You said that Ryzen is chiplet, C2Q is not.
Surely, both product are different.
However, does your being fussy about "ONLY Ryzen is chiplet" have any meaning in this talk/thread ?
Did you read and understand what I & H433x0n wrote ?

I never said Ryzen uses UCIe, but it does use chiplets. I linked to the website to show that the term is not just a buzzword but has been adopted as an industry term with actual technical meaning. I also never said that only Ryzen is chiplet, just that C2Q wasn't chiplet, which it wasn't. I did read what you posted and the post you quoted. I understand your point about Intel getting an advantage in TTM by doing an MCM and relating that to Ryzen, but even that really isn't the same situation between the two but I wasn't even going to debate about that and didn't care to. I was only pointing out that what you said wasn't exactly true as C2Q didn't use a chiplet type design because there are technical distinguishments between a classic MCM and a chiplet. Not sure why you seem to be so defensive over a small but factual correction.
 

lightisgood

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May 27, 2022
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I never said Ryzen uses UCIe, but it does use chiplets. I linked to the website to show that the term is not just a buzzword but has been adopted as an industry term with actual technical meaning. I also never said that only Ryzen is chiplet, just that C2Q wasn't chiplet, which it wasn't. I did read what you posted and the post you quoted. I understand your point about Intel getting an advantage in TTM by doing an MCM and relating that to Ryzen, but even that really isn't the same situation between the two but I wasn't even going to debate about that and didn't care to. I was only pointing out that what you said wasn't exactly true as C2Q didn't use a chiplet type design because there are technical distinguishments between a classic MCM and a chiplet. Not sure why you seem to be so defensive over a small but factual correction.

Okay, I'd like to accept your revisionism.
This boring, meaningless topic is the end here.
 

SiliconFly

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Mar 10, 2023
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MCM isn’t the same as chiplets.
Actually, chiplets is an umbrella term used to denote many type of packaging. For example. Infinity Fabric based MCM (AMD), Interposer based Foveros (Intel), older EMIB bridges (Intel) are all now known as chiplets.

Just for info, another interesting thing is, contrary to popular belief, Intel came out with chiplet-based CPU i7-8000 series CPUs 1.5 years before AMD. It was a Kaby Lake CPU tile & a Vega GPU tile on substrate linked by a EMIB bridge. But it was never mainstream. Two years later Intel came out with another chiplet-based CPU Lakefield, but that too wasn't mainstream. MTL is.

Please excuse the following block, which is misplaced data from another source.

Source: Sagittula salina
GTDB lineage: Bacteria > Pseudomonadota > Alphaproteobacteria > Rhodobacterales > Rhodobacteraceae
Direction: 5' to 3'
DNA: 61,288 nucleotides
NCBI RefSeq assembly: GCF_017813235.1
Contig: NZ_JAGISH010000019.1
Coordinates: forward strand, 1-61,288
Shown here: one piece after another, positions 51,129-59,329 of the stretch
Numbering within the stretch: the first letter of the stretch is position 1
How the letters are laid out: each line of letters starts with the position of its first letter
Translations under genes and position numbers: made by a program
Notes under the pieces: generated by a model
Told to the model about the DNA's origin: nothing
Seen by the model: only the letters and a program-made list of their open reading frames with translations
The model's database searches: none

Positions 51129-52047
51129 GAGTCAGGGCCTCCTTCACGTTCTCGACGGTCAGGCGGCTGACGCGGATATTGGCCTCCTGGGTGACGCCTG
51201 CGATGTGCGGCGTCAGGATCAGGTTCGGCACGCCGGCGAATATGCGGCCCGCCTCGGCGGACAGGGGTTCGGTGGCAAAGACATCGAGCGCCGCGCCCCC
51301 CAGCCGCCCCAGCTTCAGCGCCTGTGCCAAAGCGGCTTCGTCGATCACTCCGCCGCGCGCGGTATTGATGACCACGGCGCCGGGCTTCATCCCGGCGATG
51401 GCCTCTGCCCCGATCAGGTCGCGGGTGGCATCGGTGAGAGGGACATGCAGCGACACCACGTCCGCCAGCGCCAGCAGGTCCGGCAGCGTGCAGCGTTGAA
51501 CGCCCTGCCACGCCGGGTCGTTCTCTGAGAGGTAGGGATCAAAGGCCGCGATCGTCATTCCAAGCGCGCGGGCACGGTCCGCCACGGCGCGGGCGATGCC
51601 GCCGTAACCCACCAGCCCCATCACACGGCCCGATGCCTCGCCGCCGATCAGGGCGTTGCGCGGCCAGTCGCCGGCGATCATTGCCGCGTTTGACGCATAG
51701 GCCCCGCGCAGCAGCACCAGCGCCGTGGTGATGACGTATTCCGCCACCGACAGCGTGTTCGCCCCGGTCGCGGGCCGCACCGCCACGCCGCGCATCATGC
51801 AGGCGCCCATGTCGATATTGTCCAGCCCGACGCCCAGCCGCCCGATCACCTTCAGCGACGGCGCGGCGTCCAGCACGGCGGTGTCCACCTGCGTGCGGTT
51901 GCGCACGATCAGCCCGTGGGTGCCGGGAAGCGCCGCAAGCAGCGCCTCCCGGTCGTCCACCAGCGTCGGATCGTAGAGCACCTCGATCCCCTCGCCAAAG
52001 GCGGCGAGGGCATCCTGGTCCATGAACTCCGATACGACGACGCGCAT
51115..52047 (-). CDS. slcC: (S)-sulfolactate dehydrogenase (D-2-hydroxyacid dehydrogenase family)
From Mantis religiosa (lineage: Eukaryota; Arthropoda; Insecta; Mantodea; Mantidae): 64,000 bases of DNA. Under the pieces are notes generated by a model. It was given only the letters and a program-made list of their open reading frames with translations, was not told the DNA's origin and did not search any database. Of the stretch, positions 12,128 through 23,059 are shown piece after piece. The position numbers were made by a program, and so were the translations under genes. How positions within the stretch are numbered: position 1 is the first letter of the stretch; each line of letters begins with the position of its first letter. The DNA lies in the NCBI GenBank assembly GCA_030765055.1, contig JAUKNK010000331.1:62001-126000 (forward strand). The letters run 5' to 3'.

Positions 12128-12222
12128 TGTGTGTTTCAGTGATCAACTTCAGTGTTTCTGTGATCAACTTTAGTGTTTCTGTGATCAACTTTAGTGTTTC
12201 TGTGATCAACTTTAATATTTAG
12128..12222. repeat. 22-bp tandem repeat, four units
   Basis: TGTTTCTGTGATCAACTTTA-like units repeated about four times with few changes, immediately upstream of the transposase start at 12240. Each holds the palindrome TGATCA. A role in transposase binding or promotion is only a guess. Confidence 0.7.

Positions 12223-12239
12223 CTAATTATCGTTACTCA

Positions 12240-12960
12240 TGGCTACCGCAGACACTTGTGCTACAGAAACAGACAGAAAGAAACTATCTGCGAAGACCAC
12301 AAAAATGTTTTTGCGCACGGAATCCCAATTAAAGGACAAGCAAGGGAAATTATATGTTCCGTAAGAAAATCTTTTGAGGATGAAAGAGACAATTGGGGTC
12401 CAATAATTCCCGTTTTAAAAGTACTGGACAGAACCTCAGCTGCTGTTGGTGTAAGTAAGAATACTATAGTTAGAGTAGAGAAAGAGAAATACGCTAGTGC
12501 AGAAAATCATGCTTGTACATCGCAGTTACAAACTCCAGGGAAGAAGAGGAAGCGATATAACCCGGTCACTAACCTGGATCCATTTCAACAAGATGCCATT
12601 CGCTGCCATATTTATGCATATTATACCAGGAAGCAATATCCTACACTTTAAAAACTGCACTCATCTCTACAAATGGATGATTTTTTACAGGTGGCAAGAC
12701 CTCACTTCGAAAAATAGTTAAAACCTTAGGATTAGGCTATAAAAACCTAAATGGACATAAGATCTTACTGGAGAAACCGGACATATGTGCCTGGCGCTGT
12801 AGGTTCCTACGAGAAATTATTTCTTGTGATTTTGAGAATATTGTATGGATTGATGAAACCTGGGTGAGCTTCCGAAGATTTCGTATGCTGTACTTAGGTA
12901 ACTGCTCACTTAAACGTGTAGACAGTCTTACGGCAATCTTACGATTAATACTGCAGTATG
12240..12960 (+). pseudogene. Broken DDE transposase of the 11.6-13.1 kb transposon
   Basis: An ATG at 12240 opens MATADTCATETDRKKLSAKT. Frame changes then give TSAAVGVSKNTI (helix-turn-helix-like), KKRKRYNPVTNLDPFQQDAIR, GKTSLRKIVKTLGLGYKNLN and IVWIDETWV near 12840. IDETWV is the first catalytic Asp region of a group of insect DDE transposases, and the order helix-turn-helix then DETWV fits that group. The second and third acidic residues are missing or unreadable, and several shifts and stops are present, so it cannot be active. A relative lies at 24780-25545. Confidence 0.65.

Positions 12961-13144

(See: link, types, AT 8809, Intel Ark, zen 2 release)
 

SiliconFly

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Mar 10, 2023
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Yes.
Intel adopted chiplet design and got to quad core as "Core 2 Quad" earlier than AMD.
However, Intel returned to monolithic for performance.
History roughly repeats itself.
Intel was heavily focused on monolithic to avoid the pitfalls of power/performance/cost penalties introduced by chiplets. Even though they had the technology & even some chplet products like i7-8809G & Lakefield, they never bothered about the advantages of using chiplets until it was too late and AMD took the lead.

Thats what happens when paper-pushing idiots are made to sit in the driver seat! Intel is a technology compang and should be run by engineers, not by bean-counting monkeys! Lesson learnt.
 

Hitman928

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Apr 15, 2012
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Actually, chiplets is an umbrella term used to denote many type of packaging. For example. Infinity Fabric based MCM (AMD), Interposer based Foveros (Intel), older EMIB bridges (Intel) are all now known as chiplets.

Just for info, another interesting thing is, contrary to popular belief, Intel came out with chiplet-based CPU i7-8000 series CPUs 1.5 years before AMD. It was a Kaby Lake CPU tile & a Vega GPU tile on substrate linked by a EMIB bridge. But it was never mainstream. Two years later Intel came out with another chiplet-based CPU Lakefield, but that too wasn't mainstream. MTL is.

(See: link, types, AT 8809, Intel Ark, zen 2 release)

Yes, there are multiple ways of producing a chiplet solution through various packaging technologies. They all have things in common though that the original C2Q didn't. I would also argue that Kaby Lake -G really wasn't a chiplet solution (though I could see an argument that it was) but Lakefield certainly was.